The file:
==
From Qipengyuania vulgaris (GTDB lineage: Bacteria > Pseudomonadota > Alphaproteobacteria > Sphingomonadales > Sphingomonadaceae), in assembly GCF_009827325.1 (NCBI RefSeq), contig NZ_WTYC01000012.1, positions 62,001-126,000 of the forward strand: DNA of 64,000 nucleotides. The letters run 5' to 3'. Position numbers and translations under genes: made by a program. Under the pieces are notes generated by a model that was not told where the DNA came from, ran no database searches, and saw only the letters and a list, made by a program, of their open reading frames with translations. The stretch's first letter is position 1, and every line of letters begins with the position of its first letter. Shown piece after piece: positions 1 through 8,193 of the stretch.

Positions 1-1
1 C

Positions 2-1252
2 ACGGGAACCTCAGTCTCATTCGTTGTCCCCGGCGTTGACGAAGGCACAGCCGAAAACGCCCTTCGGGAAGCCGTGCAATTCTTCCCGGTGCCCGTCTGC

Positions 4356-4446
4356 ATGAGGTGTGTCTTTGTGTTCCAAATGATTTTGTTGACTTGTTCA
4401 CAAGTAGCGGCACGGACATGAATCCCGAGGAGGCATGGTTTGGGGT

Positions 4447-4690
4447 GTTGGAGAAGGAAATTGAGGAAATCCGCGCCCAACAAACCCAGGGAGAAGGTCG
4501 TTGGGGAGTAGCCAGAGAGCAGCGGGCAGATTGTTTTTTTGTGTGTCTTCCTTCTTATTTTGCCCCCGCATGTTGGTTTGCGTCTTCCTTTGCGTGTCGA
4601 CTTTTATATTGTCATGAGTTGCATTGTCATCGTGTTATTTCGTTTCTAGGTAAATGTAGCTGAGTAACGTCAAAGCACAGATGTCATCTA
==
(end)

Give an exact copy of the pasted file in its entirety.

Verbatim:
From Qipengyuania vulgaris (GTDB lineage: Bacteria > Pseudomonadota > Alphaproteobacteria > Sphingomonadales > Sphingomonadaceae), in assembly GCF_009827325.1 (NCBI RefSeq), contig NZ_WTYC01000012.1, positions 62,001-126,000 of the forward strand: DNA of 64,000 nucleotides. The letters run 5' to 3'. Position numbers and translations under genes: made by a program. Under the pieces are notes generated by a model that was not told where the DNA came from, ran no database searches, and saw only the letters and a list, made by a program, of their open reading frames with translations. The stretch's first letter is position 1, and every line of letters begins with the position of its first letter. Shown piece after piece: positions 1 through 8,193 of the stretch.

Positions 1-1
1 C

Positions 2-1252
2 ACGGGAACCTCAGTCTCATTCGTTGTCCCCGGCGTTGACGAAGGCACAGCCGAAAACGCCCTTCGGGAAGCCGTGCAATTCTTCCCGGTGCCCGTCTGC

Positions 4356-4446
4356 ATGAGGTGTGTCTTTGTGTTCCAAATGATTTTGTTGACTTGTTCA
4401 CAAGTAGCGGCACGGACATGAATCCCGAGGAGGCATGGTTTGGGGT

Positions 4447-4690
4447 GTTGGAGAAGGAAATTGAGGAAATCCGCGCCCAACAAACCCAGGGAGAAGGTCG
4501 TTGGGGAGTAGCCAGAGAGCAGCGGGCAGATTGTTTTTTTGTGTGTCTTCCTTCTTATTTTGCCCCCGCATGTTGGTTTGCGTCTTCCTTTGCGTGTCGA
4601 CTTTTATATTGTCATGAGTTGCATTGTCATCGTGTTATTTCGTTTCTAGGTAAATGTAGCTGAGTAACGTCAAAGCACAGATGTCATCTA